Life relies on a complex game of hide-and-seek that occurs in the interior of the cell. Now, a new study, recently published in the Nature journal, provides a new understanding of the mechanisms through which DNA-binding proteins look for the genome for their particular binding sites.
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The double-helical molecule DNA stores the entire instructions that must be followed by a cell to maintain itself. The data is encoded inside the particular sequential order of genetic letters (that is, DNA base pair sequence). The correct implementation of the crucial instructions preserved in this genetic code is based on the potential of proteins to detect and selectively attach to particular DNA sequences.
These proteins comprise transcription factors, which play a major role by turning genes on and off by attaching to the particular transcription factor binding sites. If these DNA target sites are not engaged at the right time and the right place, it would have catastrophic consequences for cellular life—genes would no longer be turned on when required, while others may never switch off.
With regard to a transcription factor, identifying its specific binding site is more like finding the proverbial needle (that is the short stretch of DNA, usually around 12 genetic letters only) in a haystack (the genome, spanning from millions to billions of letters based on the organism).
While researchers have widely studied this so-called search problem, several proteins employ a process known as facilitated diffusion to speed up their search. In this case, a protein goes through three-dimensional (3D) diffusion, also called Brownian motion, until it haphazardly encounters a DNA molecule.
If the collision site does not match with the correct binding site, the protein can experience one-dimensional (1D) diffusion by haphazardly sliding to and fro along with the DNA prior to unbinding and returning to 3D diffusion.
Over the years, researchers have already established that the 1D sliding process speeds up the search, but the accurate mechanism of 1D sliding has continued to be elusive.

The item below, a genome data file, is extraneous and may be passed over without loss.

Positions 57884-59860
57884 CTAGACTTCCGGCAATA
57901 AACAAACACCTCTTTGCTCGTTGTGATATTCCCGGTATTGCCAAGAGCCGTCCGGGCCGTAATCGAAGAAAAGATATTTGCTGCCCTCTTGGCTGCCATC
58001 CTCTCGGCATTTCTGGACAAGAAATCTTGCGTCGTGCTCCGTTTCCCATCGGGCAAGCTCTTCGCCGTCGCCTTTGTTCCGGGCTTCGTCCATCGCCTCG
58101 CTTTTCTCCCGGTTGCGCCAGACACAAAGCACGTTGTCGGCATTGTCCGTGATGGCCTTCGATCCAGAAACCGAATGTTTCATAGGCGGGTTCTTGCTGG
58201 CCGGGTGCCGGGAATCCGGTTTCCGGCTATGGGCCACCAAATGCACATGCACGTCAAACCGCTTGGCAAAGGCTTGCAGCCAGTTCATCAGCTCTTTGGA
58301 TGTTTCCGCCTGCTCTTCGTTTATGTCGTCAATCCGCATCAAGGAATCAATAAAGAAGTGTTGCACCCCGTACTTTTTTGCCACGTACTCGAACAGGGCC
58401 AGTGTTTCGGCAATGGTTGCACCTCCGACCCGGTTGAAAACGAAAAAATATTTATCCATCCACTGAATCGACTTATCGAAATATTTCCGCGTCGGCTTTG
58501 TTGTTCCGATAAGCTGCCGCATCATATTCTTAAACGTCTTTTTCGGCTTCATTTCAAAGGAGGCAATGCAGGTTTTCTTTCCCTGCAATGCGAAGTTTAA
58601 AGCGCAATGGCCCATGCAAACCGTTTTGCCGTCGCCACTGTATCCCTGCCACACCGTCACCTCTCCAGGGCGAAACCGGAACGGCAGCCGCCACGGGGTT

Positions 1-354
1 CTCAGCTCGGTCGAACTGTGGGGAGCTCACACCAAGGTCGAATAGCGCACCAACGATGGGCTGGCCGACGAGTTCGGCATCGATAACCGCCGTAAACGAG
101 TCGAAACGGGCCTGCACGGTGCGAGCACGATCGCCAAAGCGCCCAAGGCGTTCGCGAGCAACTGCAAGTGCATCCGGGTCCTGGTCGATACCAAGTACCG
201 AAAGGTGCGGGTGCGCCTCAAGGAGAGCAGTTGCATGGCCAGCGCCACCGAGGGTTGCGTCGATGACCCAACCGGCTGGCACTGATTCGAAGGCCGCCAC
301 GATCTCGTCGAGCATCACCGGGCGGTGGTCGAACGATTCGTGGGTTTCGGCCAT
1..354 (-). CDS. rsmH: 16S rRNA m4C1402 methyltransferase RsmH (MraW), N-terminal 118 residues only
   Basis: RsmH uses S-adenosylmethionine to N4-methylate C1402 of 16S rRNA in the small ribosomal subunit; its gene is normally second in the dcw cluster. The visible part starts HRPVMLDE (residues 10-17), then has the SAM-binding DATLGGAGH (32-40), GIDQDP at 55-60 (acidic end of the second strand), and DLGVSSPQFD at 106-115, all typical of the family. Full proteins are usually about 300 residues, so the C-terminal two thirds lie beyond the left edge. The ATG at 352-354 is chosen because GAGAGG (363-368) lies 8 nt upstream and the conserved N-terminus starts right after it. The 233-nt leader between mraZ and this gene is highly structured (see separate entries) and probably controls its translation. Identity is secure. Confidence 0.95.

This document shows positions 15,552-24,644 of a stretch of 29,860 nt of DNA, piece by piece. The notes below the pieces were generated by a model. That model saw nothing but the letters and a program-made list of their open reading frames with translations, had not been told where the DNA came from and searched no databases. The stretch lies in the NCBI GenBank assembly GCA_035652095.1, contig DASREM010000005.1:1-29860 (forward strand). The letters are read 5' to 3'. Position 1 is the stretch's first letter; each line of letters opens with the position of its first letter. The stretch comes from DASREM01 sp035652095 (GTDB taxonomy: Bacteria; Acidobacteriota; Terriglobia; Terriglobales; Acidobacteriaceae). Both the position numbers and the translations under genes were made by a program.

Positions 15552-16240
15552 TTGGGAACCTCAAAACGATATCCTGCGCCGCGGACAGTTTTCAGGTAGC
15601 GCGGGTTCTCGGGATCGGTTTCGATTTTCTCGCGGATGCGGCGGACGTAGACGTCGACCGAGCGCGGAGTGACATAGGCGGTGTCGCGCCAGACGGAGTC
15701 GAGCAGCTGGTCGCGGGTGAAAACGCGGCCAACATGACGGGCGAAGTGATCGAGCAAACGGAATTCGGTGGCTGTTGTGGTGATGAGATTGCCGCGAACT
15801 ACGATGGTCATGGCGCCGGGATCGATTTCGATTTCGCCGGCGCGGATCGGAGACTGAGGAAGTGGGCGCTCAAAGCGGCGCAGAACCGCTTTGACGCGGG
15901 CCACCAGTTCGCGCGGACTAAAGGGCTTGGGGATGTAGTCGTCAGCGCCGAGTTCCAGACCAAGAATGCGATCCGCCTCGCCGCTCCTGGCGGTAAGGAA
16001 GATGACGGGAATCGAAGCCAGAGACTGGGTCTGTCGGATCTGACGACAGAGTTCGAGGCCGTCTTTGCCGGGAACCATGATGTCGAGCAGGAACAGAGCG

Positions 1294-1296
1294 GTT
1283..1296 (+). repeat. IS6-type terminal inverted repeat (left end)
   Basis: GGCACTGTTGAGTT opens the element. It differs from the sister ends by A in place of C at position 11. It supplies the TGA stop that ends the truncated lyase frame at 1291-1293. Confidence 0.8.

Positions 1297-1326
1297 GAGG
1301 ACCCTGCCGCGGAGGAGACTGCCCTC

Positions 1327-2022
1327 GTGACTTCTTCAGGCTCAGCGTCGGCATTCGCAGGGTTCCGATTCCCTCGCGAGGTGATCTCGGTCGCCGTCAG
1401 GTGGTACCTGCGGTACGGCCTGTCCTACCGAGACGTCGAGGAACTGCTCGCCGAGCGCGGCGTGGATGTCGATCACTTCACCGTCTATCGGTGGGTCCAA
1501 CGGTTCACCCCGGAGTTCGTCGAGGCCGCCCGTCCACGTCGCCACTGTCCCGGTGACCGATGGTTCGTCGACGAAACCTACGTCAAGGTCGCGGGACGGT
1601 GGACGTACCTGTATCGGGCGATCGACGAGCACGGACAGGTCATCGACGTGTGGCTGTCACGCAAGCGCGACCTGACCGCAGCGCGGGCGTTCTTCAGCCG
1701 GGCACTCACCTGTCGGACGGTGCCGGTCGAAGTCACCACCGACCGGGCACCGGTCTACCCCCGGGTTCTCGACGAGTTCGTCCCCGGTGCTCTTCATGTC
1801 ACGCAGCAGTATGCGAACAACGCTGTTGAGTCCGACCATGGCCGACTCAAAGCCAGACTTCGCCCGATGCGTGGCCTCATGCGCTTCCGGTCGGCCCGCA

In the latest research, headed mutually by Uppsala University scientists Sebastian Deindl and Johan Elf, the 1D sliding mechanism plays the most important role.
The molecular mechanism of the scanning process has been poorly understood, and it has remained a great mystery how transcription factors manage to slide fast on non-specific DNA sequences, yet at the same time bind efficiently to specific targets.”
Emil Marklund, Joint First Author and PhD Student, Department of Cell and Molecular Biology, Uppsala University
To address these questions, both research groups created new fluorescence microscopy imaging techniques to visualize individual transcription factor proteins that slide along the DNA in real-time as they look for and adhere to the exact binding site.
It is exciting that we were able to develop new imaging approaches to directly observe, for the first time, if and how often the sliding protein fails to recognize and slides past its binding site.”
Sebastian Deindl, Researcher, Department of Cell and Molecular Biology, Uppsala University
It was found that the sliding protein is rather sloppy and often overlooks its target site. To gain a better understanding of how the sliding protein analyzes the surface of the DNA, a new method of monitoring and capturing extremely fast movies of the quickly sliding protein had to be created.
The protein rapidly searches the DNA—10 base pairs are scanned in about 100 µm—1 µm is equivalent to one-millionth of a second. The scientists realized that they have to perform relatively faster quantifications than anyone had done before to explore how the protein looks for the DNA surface on such length and timescales.
With new microscopy techniques, the researchers could trace the helical route of the sliding protein around the DNA molecule.
It’s great that we can push the dynamic observation of bimolecular interactions to the sub-millisecond time scale—this is where the chemistry of life happens.”
Johan Elf, Researcher, Department of Cell and Molecular Biology, Uppsala University
It turned out that the sliding protein does not rigorously track the path provided by the helical geometry of the DNA molecule itself, and instead slips out of its track quite often by making short hops.
“By hopping, the protein trades thorough scanning for speed, so it can scan DNA faster. This is a really smart choice by the protein since it will find the target twice as fast using this search mechanism,” Marklund concluded.
Marklund, E., et al. (2020) DNA surface exploration and operator bypassing during target search. Nature. doi.org/10.1038/s41586-020-2413-7.